Nature Doesn’t Have To Carry The Burden

Agriculture and nature often clash. The images of palm oil’s rainforest destruction are a devastating example. But what happens when agriculture and nature work in unison?

Jason Crespo, an Ecuadorian oil palm farmer shows us that it is possible. For him environmental protection is an integral part of his work: “I want to have a positive impact on the ecosystem. Save the rainforest and protect it as a refuge where animals can live in peace.”

Jason Crespo, an Ecuadorian oil palm farmer

Young, modern and conservationist

Our mission is clear: show that palm oil can also be grown for good. And here is how we do it. We visit farmers and let them tell their story. Jason is a third-generation oil palm grower. He is young, charming and has the charisma to lead any venture. But his passion is nature. To him the protection of forests and animals is self-evident. He was raised with that mentality since childhood: “When my grandparents bought this land, forty years ago, they decided to set aside 40% of the land to protect the rainforest that covers it. I inherited that responsibility.”

Peace for the rainforest

While the morning sun peeks through the leaves of the trees, and the chattering of the parrots above us imperturbably continues, Jason explains how he combines oil palm farming and rainforest protection. He doesn’t touch the rainforest on his land and has chosen to farm organically to ensure a minimum impact on the ecosystem. This way forests, soil and water sources are not affected, which is crucial for the preservation of flora and fauna: “We people, we depend on the ecosystems that surround us for our survival. I consider it my duty to protect it as best as I can.”

Palm oil in harmony with nature

Many people are not aware that palm oil production can also be deforestation-free and wildlife friendly. Many think it is impossible to produce palm oil right, and, as an alternative, look for palm oil free products. Not only will this decision lead to a loss of quality and performance of most of the products that we use daily, it will potentially lead to more environmental destruction. Alternative vegetable oils use more land to produce. Using them to replace palm oil will bring more pressure on land, with devastating impact to forests and nature around the world. Palm oil production in harmony with nature is the only solution.

What can you do?

Products made with organic ingredients are often more expensive than its non-organic alternatives. Some products are simply sold too cheap. You should ask yourself how this is possible and wonder about the hidden costs of making these products. Usually it is nature that carries the burden and the cost is irreversible damage to our ecosystems. Let us learn from Jason, sustainable palm oil production in unison with nature. When you reward the use sustainable palm oil, we create a movement that benefits everyone, including all the species we so desperately want to protect.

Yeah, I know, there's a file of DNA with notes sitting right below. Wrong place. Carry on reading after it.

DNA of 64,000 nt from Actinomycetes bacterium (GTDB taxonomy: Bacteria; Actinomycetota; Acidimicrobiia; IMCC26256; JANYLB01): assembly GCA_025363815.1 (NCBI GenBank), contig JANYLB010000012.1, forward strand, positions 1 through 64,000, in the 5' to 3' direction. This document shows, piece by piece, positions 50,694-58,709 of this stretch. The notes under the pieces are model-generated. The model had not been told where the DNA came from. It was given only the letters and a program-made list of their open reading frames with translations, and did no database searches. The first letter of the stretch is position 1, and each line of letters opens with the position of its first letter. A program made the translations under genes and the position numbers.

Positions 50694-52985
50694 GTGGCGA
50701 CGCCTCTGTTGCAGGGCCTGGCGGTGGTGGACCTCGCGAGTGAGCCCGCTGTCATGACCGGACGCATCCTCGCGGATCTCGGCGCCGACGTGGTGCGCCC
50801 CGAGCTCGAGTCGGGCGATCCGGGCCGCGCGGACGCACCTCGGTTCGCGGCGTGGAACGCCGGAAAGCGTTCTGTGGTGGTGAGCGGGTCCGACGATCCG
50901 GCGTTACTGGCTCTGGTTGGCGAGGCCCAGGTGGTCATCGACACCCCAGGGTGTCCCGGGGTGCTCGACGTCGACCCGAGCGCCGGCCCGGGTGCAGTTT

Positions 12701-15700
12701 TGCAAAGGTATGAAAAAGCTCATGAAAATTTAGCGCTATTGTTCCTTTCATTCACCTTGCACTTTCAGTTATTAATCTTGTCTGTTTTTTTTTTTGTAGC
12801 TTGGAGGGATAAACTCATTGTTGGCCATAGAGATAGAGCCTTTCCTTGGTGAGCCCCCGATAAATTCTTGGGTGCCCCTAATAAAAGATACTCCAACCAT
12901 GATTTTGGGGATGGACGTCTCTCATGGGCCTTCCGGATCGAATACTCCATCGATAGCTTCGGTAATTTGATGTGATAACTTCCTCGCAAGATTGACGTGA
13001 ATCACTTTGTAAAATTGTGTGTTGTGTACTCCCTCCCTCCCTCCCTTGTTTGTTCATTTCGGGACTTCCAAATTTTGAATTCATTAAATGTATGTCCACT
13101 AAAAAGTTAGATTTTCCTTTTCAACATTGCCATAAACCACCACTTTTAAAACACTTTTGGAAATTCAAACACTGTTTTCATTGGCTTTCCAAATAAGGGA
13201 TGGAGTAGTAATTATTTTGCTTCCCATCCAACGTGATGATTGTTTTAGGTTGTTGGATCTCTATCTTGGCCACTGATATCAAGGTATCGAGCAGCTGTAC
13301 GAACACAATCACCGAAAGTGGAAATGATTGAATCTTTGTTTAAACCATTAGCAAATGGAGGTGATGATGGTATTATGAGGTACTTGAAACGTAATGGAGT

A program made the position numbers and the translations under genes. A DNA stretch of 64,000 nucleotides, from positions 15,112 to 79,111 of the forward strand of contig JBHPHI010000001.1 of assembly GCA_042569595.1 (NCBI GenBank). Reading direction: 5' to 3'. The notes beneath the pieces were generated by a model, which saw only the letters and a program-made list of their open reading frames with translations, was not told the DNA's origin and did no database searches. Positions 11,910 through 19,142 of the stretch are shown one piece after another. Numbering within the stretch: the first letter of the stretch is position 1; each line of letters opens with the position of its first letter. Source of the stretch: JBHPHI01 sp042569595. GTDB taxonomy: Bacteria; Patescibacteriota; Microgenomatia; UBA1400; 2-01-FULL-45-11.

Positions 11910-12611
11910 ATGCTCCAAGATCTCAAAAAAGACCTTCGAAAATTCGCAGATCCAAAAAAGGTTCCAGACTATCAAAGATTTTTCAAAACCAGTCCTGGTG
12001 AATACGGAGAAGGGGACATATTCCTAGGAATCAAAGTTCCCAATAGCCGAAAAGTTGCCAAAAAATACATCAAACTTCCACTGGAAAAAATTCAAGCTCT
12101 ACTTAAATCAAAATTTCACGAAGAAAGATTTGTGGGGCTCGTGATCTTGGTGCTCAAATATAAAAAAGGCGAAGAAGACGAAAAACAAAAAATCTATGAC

Want to know more about how Jason protects the flora and fauna around his plantation? Visit the Palm Done Right YouTube channel and watch this interview with him.

Check our stories about how palm oil can be done right: www.palmdoneright.com and join the movement.

Written by Monique van Wijnbergen, Natural Habitat’s Sustainability & Corporate Communications Director and spokesperson for Palm Done Right. 

Why You Should Get Involved
with Palm Done Right

Palm can be grown for good, bringing benefits to:

  • Our planet, due to palm oil’s land efficiency.
  • Local communities, due to the economic development oil palm production creates.
  • Our market, due to palm oil’s versatility and functionality as an ingredient, lifting product quality and performance.

Together, we can influence change for:

  • Manufacturers that are still using conflict palm oil for their products.
  • Retailers that are still listing products that contain conflict palm oil.
  • Brokers and distributors that are still supplying their customers with products that contain conflict palm oil.
  • Shoppers that have the power to vote with their dollar.

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